I don't pull info out of my a s and don't take the time to type if I'm not sure of what I'm talking about.....
     
    Last edited: Nov 11, 2009
  12. TOTAL CARNAGE

    TOTAL CARNAGE Member

    I'm kind of sorry for that little rant but come on people.
    I'm a reader, not a typer....I search and search for an answer to a problem. When I just can't find it I ask......And I get DO A SEARCH DUDE......
    THEN some one asks "Which end of a screwdriver do I hold onto?"and gets three pages of replies !!!!!!!!
    I try to be helpful and share some of the knowledge I have acquired and I get noooo you're wrong..........
     
  13. brian h

    brian h New Member

    Well, if I should someday be putt putting along and my tank starts leaking. then I guess I will have to bust out my cell phone and call my wife to pick my a** up.

    Look at it like this. it has been done with jb weld and there is no going back, so lets see how this experiment works out. I will take one for the team if I have to. no biggie.

    here is the completed repair.


    Thanks All
     

    Attached Files:

  14. motorpsycho

    motorpsycho Active Member

    I never said that you think jb weld is the fix all product. I am just stating that because it always seems like when someone breaks something, the first thing that gets said is "use jb weld".
     
  15. Solder, leaded solder, or pure lead will work. The hole is small and soldering to the brass braise is no different then soldering to copper. Just make sure it is absolutely clean, paint free, well fluxed, and no fuel remains in the tank. Personally I'd use Dawn soap and water to clean the tank, shaking it well with the soap and water mix inside, rinse it well several times with water, drain thoroughly, dry as well as possible, then wash it out with alcohol or acetone, available in any drug, hardware, or paint store, shake well completely coating the interior, drain completely, and let it dry in a very warm area for a day or two, make sure to blow any fumes out of the tank before applying any heat. The alcohol or acetone will combine with any water, gas, oil, etc, leaving a very clean tank and evaporate away more quickly(it is important to do this in a well ventilated area away from any open flames, heat sources, etc). If you are in a hurry, once the alcohol or acetone seems thoroughly dry, heat the tank with a hair dryer for an hour or so. Slightly larger holes can be fixed with a cleaned, fluxed, unplated brass or steel sheet metal screw driven into the hole and then solder around the screw. You can solder plain steel by cleaning it well, fluxing, and tinning the surface with lead or 50/50 solder. Other solders than lead will work, but lead or 50/50 lead-tin solder is just so much easier to work with. If the tank explodes, don't blame me. It means you didn't clean, dry, and blow out any fumes in the the tank well enough. :-O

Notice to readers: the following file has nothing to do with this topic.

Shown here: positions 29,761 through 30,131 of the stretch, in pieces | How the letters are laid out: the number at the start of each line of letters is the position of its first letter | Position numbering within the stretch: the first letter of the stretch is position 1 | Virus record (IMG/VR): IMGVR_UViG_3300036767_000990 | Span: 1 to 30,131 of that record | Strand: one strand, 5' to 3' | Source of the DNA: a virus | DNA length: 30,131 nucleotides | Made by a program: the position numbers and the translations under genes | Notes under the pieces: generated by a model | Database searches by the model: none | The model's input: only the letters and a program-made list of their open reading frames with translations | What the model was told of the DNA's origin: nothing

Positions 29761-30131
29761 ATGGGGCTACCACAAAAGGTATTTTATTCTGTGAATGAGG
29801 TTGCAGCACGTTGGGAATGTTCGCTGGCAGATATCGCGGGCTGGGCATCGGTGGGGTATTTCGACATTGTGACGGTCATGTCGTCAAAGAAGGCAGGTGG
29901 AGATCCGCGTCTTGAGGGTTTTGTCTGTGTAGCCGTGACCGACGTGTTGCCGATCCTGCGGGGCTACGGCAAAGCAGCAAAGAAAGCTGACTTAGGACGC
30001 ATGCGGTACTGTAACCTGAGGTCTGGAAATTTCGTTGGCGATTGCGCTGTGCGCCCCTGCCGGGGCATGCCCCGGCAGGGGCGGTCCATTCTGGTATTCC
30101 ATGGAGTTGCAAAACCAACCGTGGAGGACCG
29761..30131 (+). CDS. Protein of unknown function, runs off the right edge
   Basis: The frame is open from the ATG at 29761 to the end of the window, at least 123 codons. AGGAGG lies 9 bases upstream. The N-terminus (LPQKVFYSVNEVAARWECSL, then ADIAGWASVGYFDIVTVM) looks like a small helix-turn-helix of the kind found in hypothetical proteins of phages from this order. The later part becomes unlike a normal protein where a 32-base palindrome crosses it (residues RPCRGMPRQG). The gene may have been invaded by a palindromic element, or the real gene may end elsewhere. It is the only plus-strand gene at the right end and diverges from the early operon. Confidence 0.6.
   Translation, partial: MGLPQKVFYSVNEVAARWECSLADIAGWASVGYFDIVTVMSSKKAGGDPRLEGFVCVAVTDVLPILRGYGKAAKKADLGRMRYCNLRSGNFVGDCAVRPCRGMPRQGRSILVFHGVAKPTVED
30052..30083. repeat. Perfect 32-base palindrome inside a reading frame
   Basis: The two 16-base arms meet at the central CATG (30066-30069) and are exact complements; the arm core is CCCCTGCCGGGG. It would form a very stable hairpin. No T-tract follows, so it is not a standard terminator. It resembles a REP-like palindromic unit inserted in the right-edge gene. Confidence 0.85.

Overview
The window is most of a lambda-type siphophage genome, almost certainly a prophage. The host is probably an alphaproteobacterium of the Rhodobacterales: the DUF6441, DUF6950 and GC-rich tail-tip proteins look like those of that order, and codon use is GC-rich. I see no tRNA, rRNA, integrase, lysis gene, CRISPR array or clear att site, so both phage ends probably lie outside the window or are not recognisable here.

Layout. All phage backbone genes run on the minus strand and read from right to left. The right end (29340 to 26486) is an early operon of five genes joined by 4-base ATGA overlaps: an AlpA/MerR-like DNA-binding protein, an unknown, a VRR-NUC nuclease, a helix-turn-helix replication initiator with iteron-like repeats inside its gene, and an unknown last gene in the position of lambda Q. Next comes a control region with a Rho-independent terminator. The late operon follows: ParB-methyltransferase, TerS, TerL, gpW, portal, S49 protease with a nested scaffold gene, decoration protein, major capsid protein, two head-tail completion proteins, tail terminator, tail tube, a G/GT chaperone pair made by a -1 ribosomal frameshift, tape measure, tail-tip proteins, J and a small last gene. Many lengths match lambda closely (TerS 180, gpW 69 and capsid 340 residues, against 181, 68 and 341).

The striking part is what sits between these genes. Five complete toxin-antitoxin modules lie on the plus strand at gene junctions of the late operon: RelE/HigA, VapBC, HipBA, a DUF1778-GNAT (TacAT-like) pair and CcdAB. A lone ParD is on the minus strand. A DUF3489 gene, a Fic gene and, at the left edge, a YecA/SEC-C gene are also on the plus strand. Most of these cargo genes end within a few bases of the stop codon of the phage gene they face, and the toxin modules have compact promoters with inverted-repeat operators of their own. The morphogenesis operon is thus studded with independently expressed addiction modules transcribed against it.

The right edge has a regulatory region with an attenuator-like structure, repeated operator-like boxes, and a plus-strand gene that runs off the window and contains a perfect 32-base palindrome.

Last edited: Nov 13, 2009
  16. MikeJ

    MikeJ Member

    Getting fumes out of a tank.... I learned from professional welders a long time ago that most of them will not put a flame to a tank if it held anything potentially explosive. But they would after the tank was completely filled with water to overflowing. That forces volatile fuels out of the tank; the fuels would all float on the water surface and out into the street. After emptying the tank, they would start welding. No need to wait until dried out; the heat will make the drying process happen.
     
  17. Danny3xd

    Danny3xd Member

    How is it holding up Brian?
     
  18. brian h

    brian h New Member

    I let the repair sit for about 24 hrs. I have the tank on now with the new shut off from SBP and so far so good. I went down to the beach today on the bike sat at the tiki bar and had a beer. I rode it home and still no leaks. I will let you know if things change.

    Dont drink and bike.

    Do as I say not as I do.
     
  19. Danny3xd

    Danny3xd Member

    LOL Brian. My MBs often ask to go get a cold one. Have a very old bar right around the corner. Lots of tourists happen past. I really, really enjoy watching the reactions. Some times they come inside and ask who owns it. Always the usual questions. "Did you build it, where can I get one, speed and mileage?" But watching them look is a joy. Hehe, folks in the bar ask if you can get a DUI on one (YES!, can get one on a horse, lawnmower, bicycle or any thing. If you are on their road, you are subject)

    Glad to hear your repair is working! Great info, thanks
     
  20. Turtle Tedd

    Turtle Tedd Member

    Read This Again

    Everyone should read this above post ...JB WELD does not weld anything...period...as a welder I have seen this stuff used on everything that should have been welded in the first place...if it gets into a seem or joint and you cant clean it out, . its pretty hard to weld over it.....and yes gasoline will eat it up, quickly.